only spring-fed natural Lake in San Francisco.

Nearing the finish of the day. Richard received a "standing ovation" at the end of the hike.

Thursday, May 21, 2009

Arthur Rubenstein

I like all kinds of music, but I suppose my favorite genres are jazz and classical. One instrument I always enjoy listening to (and wish I had learned to play when I was a kid) is the piano.

One master of the piano was Arthur Rubenstein, pictured above, who not only played well, but also said a thing or two worth remembering:

I have found that if you love life, life will love you back.


To be alive, to be able to see, to walk, to have houses, music, paintings—it's all a miracle. I have adopted the technique of living life from miracle to miracle.

Wednesday, May 20, 2009

Cherry Blossoms

We accept the graceful falling
Of mountain cherry blossoms,
But it is much harder for us
To fall away from our own
Attachment to the world.


Tuesday, May 19, 2009

Gratitude: Society of Friends

The gift of the Dharma exceeds all gifts.

This evening I feel deeply grateful to my friends who came this evening to share tea and wisdom: going round the room, where your presence is felt, still: Christain, Louise, Roger, Walter, Sue, Eve, and Richard.

May you be happy, may you be safe, may you be healthy, may you be at ease.

Monday, May 18, 2009

Kindness: A Poem

Then it is only kindness that makes sense anymore,
only kindness that ties your shoes

Here is a lovely poem that expresses so beautifully the connection between sorrow and genuine kindness. The kindest, deepest people I know have experienced their fair (or more) share of sorrows.

by Naomi Shihab Nye

Before you know what kindness really is
you must lose things,
feel the future dissolve in a moment
like salt in a weakened broth.
What you held in your hand,
what you counted and carefully saved,
all this must go so you know
how desolate the landscape can be
between the regions of kindness.
How you ride and ride
thinking the bus will never stop,
the passengers eating maize and chicken
will stare out the window forever.

Before you learn the tender gravity of kindness,
you must travel where the Indian in a white poncho
lies dead by the side of the road.
You must see how this could be you,
how he too was someone
who journeyed through the night with plans
and the simple breath that kept him alive.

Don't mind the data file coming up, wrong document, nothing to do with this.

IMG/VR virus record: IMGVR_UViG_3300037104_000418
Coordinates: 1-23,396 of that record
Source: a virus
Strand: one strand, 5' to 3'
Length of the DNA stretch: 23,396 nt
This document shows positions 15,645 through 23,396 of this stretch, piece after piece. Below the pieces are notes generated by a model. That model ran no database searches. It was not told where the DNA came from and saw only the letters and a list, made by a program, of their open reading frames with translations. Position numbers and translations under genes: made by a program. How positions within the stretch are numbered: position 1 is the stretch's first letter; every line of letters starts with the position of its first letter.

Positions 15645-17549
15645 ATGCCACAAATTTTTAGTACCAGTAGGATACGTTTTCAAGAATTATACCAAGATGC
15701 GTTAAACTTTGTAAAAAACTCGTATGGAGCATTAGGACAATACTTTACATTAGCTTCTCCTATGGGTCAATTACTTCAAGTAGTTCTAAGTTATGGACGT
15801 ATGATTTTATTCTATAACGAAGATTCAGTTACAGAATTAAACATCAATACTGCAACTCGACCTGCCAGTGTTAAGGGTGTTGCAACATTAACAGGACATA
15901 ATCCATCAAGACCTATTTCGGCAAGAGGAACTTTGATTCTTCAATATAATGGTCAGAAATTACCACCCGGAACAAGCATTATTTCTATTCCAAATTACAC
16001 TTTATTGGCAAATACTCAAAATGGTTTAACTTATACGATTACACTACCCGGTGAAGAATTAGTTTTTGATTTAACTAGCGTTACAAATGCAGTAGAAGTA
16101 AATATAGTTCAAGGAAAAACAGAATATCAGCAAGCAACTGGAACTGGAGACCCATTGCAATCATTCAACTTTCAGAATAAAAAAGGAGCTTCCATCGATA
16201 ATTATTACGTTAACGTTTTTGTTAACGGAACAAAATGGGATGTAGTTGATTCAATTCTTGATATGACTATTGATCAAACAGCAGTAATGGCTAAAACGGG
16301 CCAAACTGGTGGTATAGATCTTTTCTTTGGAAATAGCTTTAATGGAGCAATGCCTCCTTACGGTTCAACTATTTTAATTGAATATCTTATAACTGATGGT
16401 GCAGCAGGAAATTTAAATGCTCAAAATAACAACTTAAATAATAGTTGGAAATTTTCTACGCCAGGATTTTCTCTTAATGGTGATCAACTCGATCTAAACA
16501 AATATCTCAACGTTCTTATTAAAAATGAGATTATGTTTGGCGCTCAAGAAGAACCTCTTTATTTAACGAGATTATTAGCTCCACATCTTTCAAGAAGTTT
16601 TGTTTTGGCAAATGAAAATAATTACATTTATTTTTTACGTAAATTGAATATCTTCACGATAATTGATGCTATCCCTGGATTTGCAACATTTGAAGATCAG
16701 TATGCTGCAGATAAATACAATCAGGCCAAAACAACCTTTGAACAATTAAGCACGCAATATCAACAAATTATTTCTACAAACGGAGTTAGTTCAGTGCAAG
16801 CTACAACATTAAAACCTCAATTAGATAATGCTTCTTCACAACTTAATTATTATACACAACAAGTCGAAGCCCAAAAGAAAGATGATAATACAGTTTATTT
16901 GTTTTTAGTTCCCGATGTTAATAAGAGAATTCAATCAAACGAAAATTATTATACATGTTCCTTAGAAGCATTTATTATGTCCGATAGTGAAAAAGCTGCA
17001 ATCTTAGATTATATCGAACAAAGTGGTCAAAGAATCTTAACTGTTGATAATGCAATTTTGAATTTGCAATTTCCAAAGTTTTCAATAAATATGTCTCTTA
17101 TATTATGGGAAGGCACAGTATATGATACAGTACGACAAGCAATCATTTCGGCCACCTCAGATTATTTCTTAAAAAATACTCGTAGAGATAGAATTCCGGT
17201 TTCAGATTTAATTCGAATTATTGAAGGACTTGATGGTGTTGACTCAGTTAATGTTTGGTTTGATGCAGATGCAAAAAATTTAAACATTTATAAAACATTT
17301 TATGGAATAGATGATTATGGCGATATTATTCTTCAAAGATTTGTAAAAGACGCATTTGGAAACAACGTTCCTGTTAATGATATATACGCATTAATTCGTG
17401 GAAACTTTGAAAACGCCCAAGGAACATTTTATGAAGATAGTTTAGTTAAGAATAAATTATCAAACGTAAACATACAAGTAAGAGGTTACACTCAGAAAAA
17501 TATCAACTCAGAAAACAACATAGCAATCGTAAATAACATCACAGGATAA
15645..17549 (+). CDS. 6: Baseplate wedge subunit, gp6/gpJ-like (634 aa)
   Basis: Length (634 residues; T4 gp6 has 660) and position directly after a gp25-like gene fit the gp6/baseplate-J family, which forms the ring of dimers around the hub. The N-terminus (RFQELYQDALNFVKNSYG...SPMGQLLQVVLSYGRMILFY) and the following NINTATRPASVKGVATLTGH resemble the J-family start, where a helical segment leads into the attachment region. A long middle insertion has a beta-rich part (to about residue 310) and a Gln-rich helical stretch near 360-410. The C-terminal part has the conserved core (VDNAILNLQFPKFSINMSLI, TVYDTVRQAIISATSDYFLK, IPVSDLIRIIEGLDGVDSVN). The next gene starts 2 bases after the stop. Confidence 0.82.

Before you know kindness as the deepest thing inside,
you must know sorrow as the other deepest thing.
You must wake up with sorrow.
You must speak to it till your voice
catches the thread of all sorrows
and you see the size of the cloth.

Then it is only kindness that makes sense anymore,
only kindness that ties your shoes
and sends you out into the day to mail letters and
purchase bread,
only kindness that raises its head
from the crowd of the world to say
it is I you have been looking for,
and then goes with you everywhere
like a shadow or a friend.

—Naomi Shihab Nye from Words Under Words: Selected Poems

Sunday, May 17, 2009

Sailing on the Bay

A good way to go sailing is with friends on their boat. The "pride of ownership" isn't worth the costs and headaches from where I sit.

Perhaps an even better way is to go with a friend who has a membership in a Sailing Club that owns a bunch of boats and lets its members take them out.

Last month a group from my sailing club including my sailing and teaching pal, Mike Witkowski, went down to Sausalito to sail a 38 foot catamaran (an Australian-built Seawind 1160) as the guest of our Commodore, Steve Sarsfield. Steve's a member of the Modern Sailing Club. Steve is certified to take out any boat in their fleet.

Steve planned the whole event, including lunch and dinner on the boat.

Did I mention that he prepared a plate of snacks to tempt us as we got ready to cast off?

We sailed outside the Golden Gate where we saw dolphins, seals, and quite a few pleasure boats. It's often quite wild outside the Gate, but on this cruise we enjoyed light winds and warm temperatures.

Steve encouraged everyone to take a turn at the wheel. I skippered the boat from Alcatraz Island to Angel Island. I enjoyed taking the helm in the best winds all day, which seldom reached 10 knots.

Had a turn on the winches, too.

We got back to the dock as darkness fell after a full day of sailing on the San Francisco Bay.

Saturday, May 16, 2009

iWalk Sebastopol

Today we spent most of the day walking, talking, and singing our way around town. It's all part of a new program called iWalk Sebastopol, a project of the County Health Department to get people in touch with the noblest form of transportation for humans ever: walking. It was great fun to walk and talk and sing!

The walk started—and finished—at the Sebastopol Town Plaza. About 30 people began the loop around town here at the Plaza as the Mayor gave us a little pep talk to begin. Our friends and walking superheroes Richard and Brenda led the first leg of the walk to the high school.